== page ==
Slam! at NYU continues win streak

By Zoe Thompson, Staff Writer

For Slam! at NYU, the streak continues. On March 29, the club won College Union’s Poetry Slam Invitational 2015 for the third time in four years. NYU’s team of six burgeoning poets, including CAS senior Zev Alexander, attributes the team’s ongoing success to the members’ dogged commitment, integrity and intimate relationships with one another.

“This year, the thing that went really well with the team was that we were writing together,” Alexander said. “It was a team effort.”

Hosted at Virginia Commonwealth University, CUPSI 2015 fostered a diverse and supportive space for students to share their stories. CAS junior and three-year member Crystal Valentine finds solace in voicing her thoughts in a judgement free environment.

“As a woman of color, everything that I do is affected by the politics of this world,” Valentine said.  “Performance poetry gave me a voice. In spoken-word communities, I feel more at home and safe.”

Alexander has been involved in spoken-word poetry since high school. Unfortunately, confronted by a fear of performing, he considers his stage fright to be a result of his introspective and deeply personal style.

“This year, the two individual pieces I brought were very different from each other,” Alexander said. “One was an open letter to my 14-year-old self and my other poem was based on the premise that my apartment is haunted. It talks about mental health and suicide, the people who I’ve lost and could lose.”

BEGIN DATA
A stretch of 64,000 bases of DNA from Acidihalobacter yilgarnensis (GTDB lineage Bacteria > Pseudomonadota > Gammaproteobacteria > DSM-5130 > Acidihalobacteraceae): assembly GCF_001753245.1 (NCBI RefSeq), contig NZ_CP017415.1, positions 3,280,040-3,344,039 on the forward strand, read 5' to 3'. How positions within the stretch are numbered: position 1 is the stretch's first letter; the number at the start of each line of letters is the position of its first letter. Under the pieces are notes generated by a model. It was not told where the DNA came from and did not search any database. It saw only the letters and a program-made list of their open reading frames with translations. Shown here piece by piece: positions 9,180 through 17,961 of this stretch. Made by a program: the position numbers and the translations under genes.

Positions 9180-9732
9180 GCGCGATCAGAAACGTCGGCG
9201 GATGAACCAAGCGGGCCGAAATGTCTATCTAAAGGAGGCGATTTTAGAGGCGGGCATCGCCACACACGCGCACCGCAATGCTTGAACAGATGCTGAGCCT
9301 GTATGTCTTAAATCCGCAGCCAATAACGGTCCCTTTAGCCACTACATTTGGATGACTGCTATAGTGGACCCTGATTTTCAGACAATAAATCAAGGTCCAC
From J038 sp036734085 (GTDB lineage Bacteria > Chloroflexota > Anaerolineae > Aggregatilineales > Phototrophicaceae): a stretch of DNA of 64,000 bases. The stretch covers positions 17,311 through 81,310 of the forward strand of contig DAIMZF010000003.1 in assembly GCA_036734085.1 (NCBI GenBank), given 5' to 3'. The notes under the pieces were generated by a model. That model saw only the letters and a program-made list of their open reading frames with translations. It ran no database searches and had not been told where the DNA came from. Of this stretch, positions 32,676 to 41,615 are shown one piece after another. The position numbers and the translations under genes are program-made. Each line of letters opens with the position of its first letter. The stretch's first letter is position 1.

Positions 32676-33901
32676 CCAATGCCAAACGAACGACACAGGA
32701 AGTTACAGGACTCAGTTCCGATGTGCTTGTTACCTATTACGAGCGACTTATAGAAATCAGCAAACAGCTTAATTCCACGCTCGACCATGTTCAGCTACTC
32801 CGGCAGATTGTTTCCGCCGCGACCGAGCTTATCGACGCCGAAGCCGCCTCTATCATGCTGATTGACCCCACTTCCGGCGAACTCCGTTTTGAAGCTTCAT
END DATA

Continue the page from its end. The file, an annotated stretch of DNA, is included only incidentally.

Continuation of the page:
Tisch sophomore Lydia Bernatovicz, a Slam! member, stressed the importance of believability within performance poetry.

“I talk a lot about my opinions and my feelings about myself, also my relationships with other people and to the world,” Bernatovicz said. “I performed two poems, one was a group piece about our experiences with our mothers and coming to terms with the lies that they told to protect us. I also did an individual piece about my relationship with my mental illness.”

CUPSI performances must be under three minutes and are scored from one to 10. Each team member is expected to bring his or her unique style and voice to the stage through a mixture of individual and group performances. Alexander said that this demands a high-degree of communication.

“My job is to have a narrative I need to get on stage and condense my entire heart and soul in under three minutes in a way that is accessible, that makes sense, that’s not caught up in too many metaphors but is still creative, pretty and interesting,” Alexander said.

This year, the team performed and watched politically themed poems that discussed poignant current events, including gender discrimination and the death of Michael Brown. Tisch sophomore Karina Stow said such works raise the issues of social accountability and experience within society.

“There were so many poems about relevant topics that are going on in the United States right now — race, domestic violence, university sexual harassment policies,” Stow said.

The poets of NYU’s Slam! Team said they strive to continuously perpetuate the strength of the creative voice in provoking both global change and personal growth. 

A version of this article appeared in the Monday, April 13 print edition. Email Zoe Thompso at [email protected]